Mr. Kelly’s consideration of staffing issues goes beyond graduation day at the police academy. Every day, he reviews charts that map crime and quality-of-life conditions, ranging from graffiti to murder. He looks at electronic screens that show daily staffing levels in all 76 precincts and in the subway and housing commands. Those levels have stabilized recently, as attrition has slowed in part because of the economic downturn.
By using these tools — what Mr. Kelly calls “dashboards” — he makes decisions about how, when and where to deploy officers.
If reductions in head count create shortfalls that jeopardize operations in a certain precinct, Mr. Kelly draws officers from another area. Mr. Kelly has compared his ethos to that of a 19th-century military strategist, Carl von Clausewitz, who advised massing forces at certain important points, instead of deploying scarce personnel thinly along an entire enemy line.
But the city’s ranks are stretching thinner with each month.
Last month, the department canceled the planned hiring of 125 traffic enforcement agents. It is facing the loss of 395 police administrative aides — clerical workers who push the paperwork that makes the department run. If $20 million in alternate savings cannot be found within 90 days, and the jobs are lost, many of those responsibilities would have to be assumed by uniformed officers.
In the struggles over less federal money flowing from Washington, Mr. Kelly, has personally been lobbying members of Congress.
Recently, a federal budget bill eliminated $40 million in anticipated grants for a program called Securing the Cities, which would create links with law enforcement agencies within a 50-mile radius around the city, and would outfit officers with radiation detectors to spot a nuclear or radiological threat long before it reaches its intended target.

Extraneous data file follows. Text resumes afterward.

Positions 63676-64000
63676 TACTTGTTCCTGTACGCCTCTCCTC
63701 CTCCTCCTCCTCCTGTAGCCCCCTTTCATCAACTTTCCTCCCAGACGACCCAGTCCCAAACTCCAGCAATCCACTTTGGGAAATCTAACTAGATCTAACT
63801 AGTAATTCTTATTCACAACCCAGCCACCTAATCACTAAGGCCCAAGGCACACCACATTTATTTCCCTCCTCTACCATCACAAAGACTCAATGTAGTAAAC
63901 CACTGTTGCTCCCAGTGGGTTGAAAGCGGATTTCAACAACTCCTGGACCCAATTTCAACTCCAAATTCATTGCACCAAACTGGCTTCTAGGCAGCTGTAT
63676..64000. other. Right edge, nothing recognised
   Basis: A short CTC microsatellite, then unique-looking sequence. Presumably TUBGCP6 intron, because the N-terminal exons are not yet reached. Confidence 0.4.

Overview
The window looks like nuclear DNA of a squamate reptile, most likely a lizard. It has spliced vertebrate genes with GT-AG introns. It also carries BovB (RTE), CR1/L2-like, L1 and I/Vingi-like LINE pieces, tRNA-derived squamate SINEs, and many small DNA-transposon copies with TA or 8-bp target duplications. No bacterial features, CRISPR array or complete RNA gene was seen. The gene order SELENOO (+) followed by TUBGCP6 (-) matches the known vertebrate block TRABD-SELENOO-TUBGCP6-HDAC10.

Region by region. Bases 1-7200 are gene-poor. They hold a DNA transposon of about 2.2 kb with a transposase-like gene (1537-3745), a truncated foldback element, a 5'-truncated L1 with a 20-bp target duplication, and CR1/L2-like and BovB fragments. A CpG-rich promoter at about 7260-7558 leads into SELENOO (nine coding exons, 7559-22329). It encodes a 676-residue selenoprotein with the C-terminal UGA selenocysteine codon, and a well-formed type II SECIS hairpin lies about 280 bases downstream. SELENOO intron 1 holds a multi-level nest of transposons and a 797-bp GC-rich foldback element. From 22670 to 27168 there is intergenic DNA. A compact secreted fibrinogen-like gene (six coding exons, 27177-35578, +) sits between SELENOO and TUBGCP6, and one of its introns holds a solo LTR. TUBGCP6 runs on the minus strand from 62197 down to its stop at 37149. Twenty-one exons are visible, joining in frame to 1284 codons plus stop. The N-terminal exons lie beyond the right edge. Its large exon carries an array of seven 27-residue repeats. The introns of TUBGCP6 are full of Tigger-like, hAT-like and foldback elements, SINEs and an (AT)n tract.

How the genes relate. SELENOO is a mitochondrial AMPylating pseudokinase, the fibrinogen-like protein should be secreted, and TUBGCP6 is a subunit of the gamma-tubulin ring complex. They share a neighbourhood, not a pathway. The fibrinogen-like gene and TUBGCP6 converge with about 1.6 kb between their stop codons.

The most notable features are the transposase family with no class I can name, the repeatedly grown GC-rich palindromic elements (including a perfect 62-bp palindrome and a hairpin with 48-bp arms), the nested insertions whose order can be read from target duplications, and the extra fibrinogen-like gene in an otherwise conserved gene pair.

Mr. Kelly called two members of Congress — Peter T. King, a Republican from Long Island, and Yvette D. Clarke, a Democrat from Brooklyn — to push for the restoration of the federal money. But he believed he needed more support, aides said. So on June 23, as he sipped a diet soda in a conference room, waiting to inform one of his commanders of a pending promotion, he squeezed in a quick but intense phone call with George A. Dalley, an aide to Representative Charles B. Rangel, who is the chairman of the Ways and Means Committee.
Two days later, news came that the grant was restored in the House of Representatives, though the issue was still unresolved in the Senate.
Away from the department’s nerve center, field commanders are under increasing pressure to be more creative.
For instance, to handle the rush of students who flood mass transit systems on weekday afternoons, Chief James P. Hall, the head of the department’s Transit Bureau, is continually refining plans to put officers on subway platforms and along the corridors between subway stations at those times. He has also found ways to use New York City Transit safety regulations to zero in on and arrest robbery suspects on trains. As a result, subway crime has kept dropping (to 5 crimes a day, on average, from 10 a day in 2002) and the department can still afford to assign more Transit Bureau officers to counterterrorism duties, like securing vulnerable tunnels and ventilation systems.
Seven years ago, when Mr. Kelly came aboard for his second stint as commissioner, things were similarly difficult. The economy was ravaged in the fallout from the Sept. 11 attacks; the police head count was beginning its decline; and some pundits predicted that the departure of Rudolph W. Giuliani as mayor would usher in a return of the “bad old days” of crime. The starting salary for rookie officers then dropped to $25,100 for the first six months on the job — a figure that helped decimate the department’s recruiting efforts.
But crime kept dropping; the salary problem seemed to pass; and a series of terrorism plots were foiled.
“I think that there is a danger of a beleaguered force,” said Dennis C. Smith, a professor at the Robert F. Wagner Graduate School of Public Service at New York University, who has studied and written about the police for decades.
But of the department’s current predicament, he added: “I don’t think snapping is in the cards.”